Introduction: Skim Coat Concrete Floor Cover Up

About: Undoing everything a house flipper did. Visit

First let me say, I'm very embarrassed to show you many of these photos. With a very large messy dog and a very messy husband and with this door leading right into our back yard and this stair is our main entry in and out of the house on a daily basis, it's a wreck. Constantly.

One day I had had enough and it was time to change.

I abhorred the tile at the base of the stair but it was clear that it was adhered to concrete, and maybe not a solid bed of concrete as some tiles sounded hollow. Rather than rip it out, I opted to cover over it. And turns out, it was easy. And turns out even more, this has held up to a decent portion of abuse.


What you need:

skim coat concrete*


putty knife*




a sealer of some sort such as mineral oil, car wax,* or concrete sealer*

FYI, the * items are Amazon affiliate links so if you purchase, you won't pay more but I'll earn a few cents to keep my handy blog, Flipping the Flip, going and I'd sure appreciate it!

Step 1: Evaluate

Now, this project might not work everywhere. You'll need to evaluate your existing situation well to make sure this will work for you.

In my case, I had a small square foot area. The tile was surprisingly well adhered to the substrate. It wasn't connecting to another flooring material so there wouldn't be a level change.

The new skim coat layer was to be thin enough that it wouldn't create a tripping hazard for changing the riser height from the floor to the first step. Granted, the dolts who flipped this house did a poor job of everything anyway so I may have fixed the rise, who knows.

Too this area is sunken below the door so I wouldn't have issues with the door swinging in.

Skim coat concrete will fix a lot of problems for you but you should evaluate carefully if this will fix problems or create new ones.

Gah, I loathed that tile floor.

Step 2: Clean and Prep

Next step is to clean the floor incredibly well, making sure to use a cleaner that doesn't leave behind a film or any granules of stuff.

Remove any baseboard or trim that's in the way. In my case, I had to do a little prep work around.

Step 3: Mixing

Once the floor is ready to go, mix up your skim coat concrete according to the instructions on the bag or box. I only needed one bag for this which I believe was 15 lbs.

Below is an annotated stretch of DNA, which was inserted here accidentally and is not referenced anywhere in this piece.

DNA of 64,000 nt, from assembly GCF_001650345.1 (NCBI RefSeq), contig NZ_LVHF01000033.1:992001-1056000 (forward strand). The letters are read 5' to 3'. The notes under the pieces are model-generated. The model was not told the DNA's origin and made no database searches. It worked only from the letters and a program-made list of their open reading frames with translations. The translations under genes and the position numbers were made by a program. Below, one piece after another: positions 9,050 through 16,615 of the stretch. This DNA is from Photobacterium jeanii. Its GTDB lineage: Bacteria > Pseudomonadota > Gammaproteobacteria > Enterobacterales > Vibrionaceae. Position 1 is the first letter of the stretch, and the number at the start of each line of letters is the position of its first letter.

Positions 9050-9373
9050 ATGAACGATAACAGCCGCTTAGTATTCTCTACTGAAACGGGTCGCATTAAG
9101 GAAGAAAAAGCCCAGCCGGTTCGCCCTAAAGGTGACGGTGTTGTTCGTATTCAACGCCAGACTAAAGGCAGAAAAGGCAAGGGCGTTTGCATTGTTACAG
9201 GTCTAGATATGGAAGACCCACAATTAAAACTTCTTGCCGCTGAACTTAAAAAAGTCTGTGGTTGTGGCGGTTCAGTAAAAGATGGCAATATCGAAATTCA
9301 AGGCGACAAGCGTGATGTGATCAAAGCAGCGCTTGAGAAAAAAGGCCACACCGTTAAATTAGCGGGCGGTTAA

Step 4: Spread the Concrete

You'll only have a certain amount of open working time so move swiftly enough spreading the concrete over your floor. Use a smooth-edged trowel and a putty knife to get the goo into places and smoothed well.

Step 5: Smoothing

If you're looking for a super smooth floor, note that this product doesn't level itself, you'll need to work out any bumps and such while it's wet. It'll be frustrating and like trying to frost a cake perfectly, it can make you batty. I eventually gave up in the hopes it would even itself out (it doesn't).

Step 6: Test the Floor

Well, maybe skip this step. He's everywhere I want to be. But, the flooring passes the seated dog butt test!

Step 7: Sand

You may find you need to sand to even things up. Try to do this sooner rather than later as eventually the skim coat concrete will set up tougher. Read the instructions on the bag or box as that will guide you on a timeline as each product may vary.

Invariably, my floor wasn't completely smooth nor perfect and for me, that's a-okay. I learned a slew of lessons for the next time which in the end, is the best part of any DIY, the learning.

I have all sorts of further details and tips over in the blog post, just in case I'm missing anything, so click here to read more.

Step 8: Seal It

I went through several different iterations of sealers so let's just say, this is one well sealed floor. Look for something that fits your needs best, whether that's mineral oil, car wax, a concrete sealer, or something else.

Step 9: Enjoy Your New Floor

While again, this floor may not be utter perfection, it is to me and it's been fantastic. It has held up really well, no chips, no scratches, cleans up easy, and it's been great so I highly recommend skim coat concrete!

To find out how I put peel and stick wood-look vinyl plank flooring on our contractor-grade stair, click here.

But be sure to swing by the blog anyway, lots of cool things to make and do over there!

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